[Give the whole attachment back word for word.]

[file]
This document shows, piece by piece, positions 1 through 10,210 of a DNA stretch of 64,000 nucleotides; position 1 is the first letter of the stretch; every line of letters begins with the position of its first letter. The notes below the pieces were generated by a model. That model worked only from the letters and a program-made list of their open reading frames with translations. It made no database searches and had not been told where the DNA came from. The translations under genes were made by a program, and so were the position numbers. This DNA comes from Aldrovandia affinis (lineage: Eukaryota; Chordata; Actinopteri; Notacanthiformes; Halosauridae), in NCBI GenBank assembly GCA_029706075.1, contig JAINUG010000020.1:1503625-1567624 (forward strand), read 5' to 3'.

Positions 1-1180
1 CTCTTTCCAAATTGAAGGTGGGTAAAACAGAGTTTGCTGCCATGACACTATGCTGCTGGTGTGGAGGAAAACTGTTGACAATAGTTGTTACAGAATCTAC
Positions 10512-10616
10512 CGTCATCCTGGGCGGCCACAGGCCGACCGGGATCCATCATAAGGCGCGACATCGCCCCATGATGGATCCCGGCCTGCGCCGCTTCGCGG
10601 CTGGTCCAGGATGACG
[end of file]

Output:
This document shows, piece by piece, positions 1 through 10,210 of a DNA stretch of 64,000 nucleotides; position 1 is the first letter of the stretch; every line of letters begins with the position of its first letter. The notes below the pieces were generated by a model. That model worked only from the letters and a program-made list of their open reading frames with translations. It made no database searches and had not been told where the DNA came from. The translations under genes were made by a program, and so were the position numbers. This DNA comes from Aldrovandia affinis (lineage: Eukaryota; Chordata; Actinopteri; Notacanthiformes; Halosauridae), in NCBI GenBank assembly GCA_029706075.1, contig JAINUG010000020.1:1503625-1567624 (forward strand), read 5' to 3'.

Positions 1-1180
1 CTCTTTCCAAATTGAAGGTGGGTAAAACAGAGTTTGCTGCCATGACACTATGCTGCTGGTGTGGAGGAAAACTGTTGACAATAGTTGTTACAGAATCTAC
Positions 10512-10616
10512 CGTCATCCTGGGCGGCCACAGGCCGACCGGGATCCATCATAAGGCGCGACATCGCCCCATGATGGATCCCGGCCTGCGCCGCTTCGCGG
10601 CTGGTCCAGGATGACG